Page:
Looking for a good read? Here is a recommendation. I have an unusual approach to reviewing books. I review books I feel merit a review. Each review is an opportunity to recommend a book. If I do not think a book is worth reading, I find another book to review. You do not have to agree with everything every author has written (I do not), but the fiction I review is entertaining (and often thought-provoking) and the non-fiction contain ideas worth reading.
Reviewed by Mark Lardas
October 1, 2023
“From Caligula to the Nazis: The Nemi Ships in Diana’s Sanctuary,” by John M. McManamon SJ, Texas A&M University Press, 2023, 248 pages, $65.00 (Hardcover)
During his reign, the Emperor Caligula built two massive barges on Lake Nemi. Almost immediately after his assassination they sank. The boats fascinated posterity. Starting in the 15th century efforts began to refloat them. Four centuries later Mussolini succeeded. A museum by the lake displayed them. In 1944 the retreating Nazis burned museum and ships.
“From Caligula to the Nazis: The Nemi Ships in Diana’s Sanctuary,” by John M. McManamon SJ tells the full story of these ships, from their creation in Early Imperial Rome to their destruction in World War II.
He opens with the destruction of ships in May 1944. McManamon makes it clear the Germans deliberately set fire to the museum containing the ships, despite postwar denials. This act of historical vandalism was triggered by German pique at their former Italian allies. It served no military purpose.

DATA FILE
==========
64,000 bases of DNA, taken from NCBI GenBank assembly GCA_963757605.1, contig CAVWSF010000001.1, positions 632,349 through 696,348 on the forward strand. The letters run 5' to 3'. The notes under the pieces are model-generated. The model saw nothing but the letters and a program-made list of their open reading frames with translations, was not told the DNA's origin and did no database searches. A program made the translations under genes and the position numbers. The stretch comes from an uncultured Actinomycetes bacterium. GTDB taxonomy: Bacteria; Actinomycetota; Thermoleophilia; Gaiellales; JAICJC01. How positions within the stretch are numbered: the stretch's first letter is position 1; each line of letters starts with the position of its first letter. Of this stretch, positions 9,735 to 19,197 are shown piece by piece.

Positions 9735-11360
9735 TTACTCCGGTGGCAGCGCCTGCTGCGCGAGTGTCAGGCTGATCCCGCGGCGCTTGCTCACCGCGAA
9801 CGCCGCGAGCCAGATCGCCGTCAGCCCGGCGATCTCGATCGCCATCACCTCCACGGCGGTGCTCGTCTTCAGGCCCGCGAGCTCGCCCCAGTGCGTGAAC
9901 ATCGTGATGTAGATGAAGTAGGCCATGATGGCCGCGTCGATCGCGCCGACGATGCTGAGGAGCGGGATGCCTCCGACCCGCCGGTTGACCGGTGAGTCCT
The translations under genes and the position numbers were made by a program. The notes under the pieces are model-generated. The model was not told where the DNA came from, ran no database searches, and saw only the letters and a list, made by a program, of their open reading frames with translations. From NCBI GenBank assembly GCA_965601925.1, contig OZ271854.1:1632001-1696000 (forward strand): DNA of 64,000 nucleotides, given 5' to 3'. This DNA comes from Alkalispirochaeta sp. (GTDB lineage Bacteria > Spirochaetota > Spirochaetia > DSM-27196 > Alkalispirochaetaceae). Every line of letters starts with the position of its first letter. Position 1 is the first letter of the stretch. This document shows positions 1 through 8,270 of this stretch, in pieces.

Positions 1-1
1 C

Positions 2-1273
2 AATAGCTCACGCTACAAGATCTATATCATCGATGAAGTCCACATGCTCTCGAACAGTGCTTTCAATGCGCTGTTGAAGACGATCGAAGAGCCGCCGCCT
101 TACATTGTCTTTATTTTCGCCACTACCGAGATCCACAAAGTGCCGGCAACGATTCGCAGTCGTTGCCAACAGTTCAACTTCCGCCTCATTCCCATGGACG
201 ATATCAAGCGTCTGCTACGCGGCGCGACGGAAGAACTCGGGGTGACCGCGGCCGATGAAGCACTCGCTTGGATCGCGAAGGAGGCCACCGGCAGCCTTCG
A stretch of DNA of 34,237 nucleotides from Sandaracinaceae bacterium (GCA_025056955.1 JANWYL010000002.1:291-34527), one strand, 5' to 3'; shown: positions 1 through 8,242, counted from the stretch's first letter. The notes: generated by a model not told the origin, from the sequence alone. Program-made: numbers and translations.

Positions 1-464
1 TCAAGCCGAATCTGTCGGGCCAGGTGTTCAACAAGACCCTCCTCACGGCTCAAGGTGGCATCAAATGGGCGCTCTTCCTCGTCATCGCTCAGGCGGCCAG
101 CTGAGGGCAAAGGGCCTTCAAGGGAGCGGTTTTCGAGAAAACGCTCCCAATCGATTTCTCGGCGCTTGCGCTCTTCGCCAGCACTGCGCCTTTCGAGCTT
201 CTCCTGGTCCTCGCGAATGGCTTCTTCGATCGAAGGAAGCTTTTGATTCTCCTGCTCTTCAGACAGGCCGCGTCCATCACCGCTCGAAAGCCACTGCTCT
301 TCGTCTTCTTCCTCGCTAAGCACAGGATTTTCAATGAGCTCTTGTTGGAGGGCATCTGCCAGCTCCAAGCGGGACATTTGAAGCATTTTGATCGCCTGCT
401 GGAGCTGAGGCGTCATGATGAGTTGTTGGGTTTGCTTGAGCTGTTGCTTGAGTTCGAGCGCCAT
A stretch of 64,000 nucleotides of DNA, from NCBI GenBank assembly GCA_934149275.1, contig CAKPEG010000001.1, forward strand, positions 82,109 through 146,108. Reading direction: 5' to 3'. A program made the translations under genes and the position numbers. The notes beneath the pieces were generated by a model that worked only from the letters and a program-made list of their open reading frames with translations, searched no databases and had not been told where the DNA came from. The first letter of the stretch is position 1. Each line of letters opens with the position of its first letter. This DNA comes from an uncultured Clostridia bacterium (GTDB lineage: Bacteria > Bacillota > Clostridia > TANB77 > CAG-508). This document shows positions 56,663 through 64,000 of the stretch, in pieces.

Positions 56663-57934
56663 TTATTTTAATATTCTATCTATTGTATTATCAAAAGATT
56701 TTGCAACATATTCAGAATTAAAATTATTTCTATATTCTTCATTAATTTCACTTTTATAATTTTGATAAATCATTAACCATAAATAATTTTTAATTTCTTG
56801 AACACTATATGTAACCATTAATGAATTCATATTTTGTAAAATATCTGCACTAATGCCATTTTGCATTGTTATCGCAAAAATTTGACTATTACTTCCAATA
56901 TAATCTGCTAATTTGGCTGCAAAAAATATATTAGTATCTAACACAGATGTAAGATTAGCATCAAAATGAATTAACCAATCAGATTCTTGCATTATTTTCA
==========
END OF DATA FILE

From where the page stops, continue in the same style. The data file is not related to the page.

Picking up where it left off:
McManamon then returns to the beginning, spending a chapter discussing the origins of the ships and the significance of their location. Nemi, especially Diana’s Grove, was a sacred place. Caligula’s construction of two immense party barges was a thumb in the eye of conventional Roman morality. McManamon explains why. That the barges sank after Caligula’s death was predictable.
From there he goes through four centuries of attempts to raise the barges, starting in the mid-1400s. Descriptions of the boats had come down from Roman times in literary references. The fragmentary nature of the references tantalized scholars and nobility (often the same men) in pre-Renaissance and Renaissance Rome.
McManamon describes the various players and their efforts to raise the ships. By the 15th Century much of what was believed about the ships was wrong. Their construction was attributed to Trajan; the sacrilegious nature of their construction forgotten. Yet rumors of their fabulous nature fed interest in raising them.
McManamon shows why salvage technology was important. Early efforts at salvage, limited to free-diving and trawling damaged the artifacts rather than recovering them. It awaited the march of technology before 20th century efforts finally raised the ships. The final, successful effort required a massive government project.
“From Caligula to the Nazis” is a fascinating book. It is densely written, yet the story McManamon relates is captivating. It offers insights into several areas: Roman history and religion, marine archeology, and naval architecture. It is also a reminder that human ingenuity and curiosity are timeless. Both are present throughout the period covered by this book.
Mark Lardas, an engineer, freelance writer, historian, and model-maker, lives in League City. His website is marklardas.com.